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Lyric Theatre Cabaret

Rick Rogers Modified: July 16, 2013 at 10:15 am •  Published: July 16, 2013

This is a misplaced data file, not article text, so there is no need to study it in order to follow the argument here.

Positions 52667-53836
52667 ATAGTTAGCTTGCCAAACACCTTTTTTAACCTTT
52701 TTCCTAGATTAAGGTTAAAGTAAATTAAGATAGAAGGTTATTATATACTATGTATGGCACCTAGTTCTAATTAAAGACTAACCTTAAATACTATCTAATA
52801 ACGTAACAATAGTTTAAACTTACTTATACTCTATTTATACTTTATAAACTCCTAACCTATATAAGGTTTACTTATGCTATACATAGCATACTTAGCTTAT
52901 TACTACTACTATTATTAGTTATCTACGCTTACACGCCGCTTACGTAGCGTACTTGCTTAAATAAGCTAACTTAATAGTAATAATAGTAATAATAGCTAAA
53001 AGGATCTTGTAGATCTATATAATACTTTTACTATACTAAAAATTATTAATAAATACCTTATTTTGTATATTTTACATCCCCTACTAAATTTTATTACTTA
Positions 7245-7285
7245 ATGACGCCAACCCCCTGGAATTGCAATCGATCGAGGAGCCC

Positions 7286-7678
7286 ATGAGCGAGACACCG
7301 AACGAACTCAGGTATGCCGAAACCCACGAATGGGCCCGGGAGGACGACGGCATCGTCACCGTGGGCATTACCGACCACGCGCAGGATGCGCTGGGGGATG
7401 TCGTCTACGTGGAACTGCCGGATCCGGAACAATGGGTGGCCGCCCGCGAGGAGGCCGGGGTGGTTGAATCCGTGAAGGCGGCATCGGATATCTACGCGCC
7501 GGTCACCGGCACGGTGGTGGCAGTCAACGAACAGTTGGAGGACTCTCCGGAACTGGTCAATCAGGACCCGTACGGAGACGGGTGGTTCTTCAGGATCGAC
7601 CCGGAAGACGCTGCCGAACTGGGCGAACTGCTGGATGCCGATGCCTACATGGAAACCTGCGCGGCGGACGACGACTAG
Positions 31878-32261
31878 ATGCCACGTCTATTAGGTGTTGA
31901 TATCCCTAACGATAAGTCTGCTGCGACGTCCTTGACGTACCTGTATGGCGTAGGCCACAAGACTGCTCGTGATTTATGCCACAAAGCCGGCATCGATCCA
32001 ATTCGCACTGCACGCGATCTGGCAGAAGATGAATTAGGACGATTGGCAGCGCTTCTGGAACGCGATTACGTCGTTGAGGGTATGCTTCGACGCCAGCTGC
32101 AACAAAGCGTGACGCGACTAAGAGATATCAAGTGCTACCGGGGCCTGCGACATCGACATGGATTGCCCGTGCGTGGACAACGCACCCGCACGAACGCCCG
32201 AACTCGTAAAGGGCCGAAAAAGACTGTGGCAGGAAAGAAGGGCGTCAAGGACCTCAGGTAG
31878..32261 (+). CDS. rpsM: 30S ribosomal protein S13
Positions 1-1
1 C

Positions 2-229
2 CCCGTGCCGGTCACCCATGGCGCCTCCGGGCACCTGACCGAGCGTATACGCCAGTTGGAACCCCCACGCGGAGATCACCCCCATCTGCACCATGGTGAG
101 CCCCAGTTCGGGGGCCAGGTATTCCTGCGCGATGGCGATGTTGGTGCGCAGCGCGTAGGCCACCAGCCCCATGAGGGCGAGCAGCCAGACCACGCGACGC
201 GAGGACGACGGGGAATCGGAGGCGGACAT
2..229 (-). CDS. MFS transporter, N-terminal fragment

Lyric Theatre has established its reputation as a first-class presenter of musical theater works. But the company recently set aside an evening to showcase its cast and crew in an intimate cabaret setting at its Plaza Theatre location. The talent ranged from the amateur to the professional, with a parade of soloists, duets and a quartet stepping in the spotlight. Brian Hamilton provided solid musical accompaniments and served as a genial and sometimes catty host. While musical theater performers typically step into familiar roles, a process that can be alternately confining or liberating, this cabaret allowed them to step outside their usual comfort zones and explore musical material that ranged from the humorous and the poignant to the pensive and the somber. Many of the selections poked fun at fellow actors and crew members, with plenty of inside jokes that drew gales of laughter. Lyric’s prop crew tranformed “Wicked’s” ”Popular” into “Propular,” with numerous references to the challenges they face behind the scenes. Stephen Hilton’s inability to interest John Denver and Placido Domingo in collaborating on “Annie’s Song” led him to assume both roles in alternation- imitating Denver’s folksy twang and Domingo’s robust operatic voice. Among the vocal standouts were performances by Jamard Richardson, who dreamed of being noticed by an elusive woman in the charmingly humorous “I Could Be That Guy” from “Sister Act,” and Kristy Cates providing a powerful first-act closer with Stephen Schwartz’s “Meadowlark,” an unqualified masterpiece from the failed musical “The Baker’s Wife.” Ethan Spell offered a different take on Lerner and Loewe’s “I Talk to the Trees,” a lovely ballad from “Paint Your Wagon” to which he lent a contemporary sensibility with a sly but off-kilter sense of humor. Aaron Boudreaux captivated the crowd with his rendition of “Moving Too Fast” from Jason Robert Brown’s “The Last 5 Years,” a powerful number in which the character Jamie wonders if his life is too good to be true. Finally, there was Alex Enterline giving a compelling performance of Jeff Blumenkrantz’s “Why Can’t I Kiss You?,” the tale of a young guy who can’t muster the courage to kiss the object of his affections. Thanks for introducing me to this charming number, Alex. Proceeds from Lyric’s Cabaret will benefit Gatewood Elementary School.


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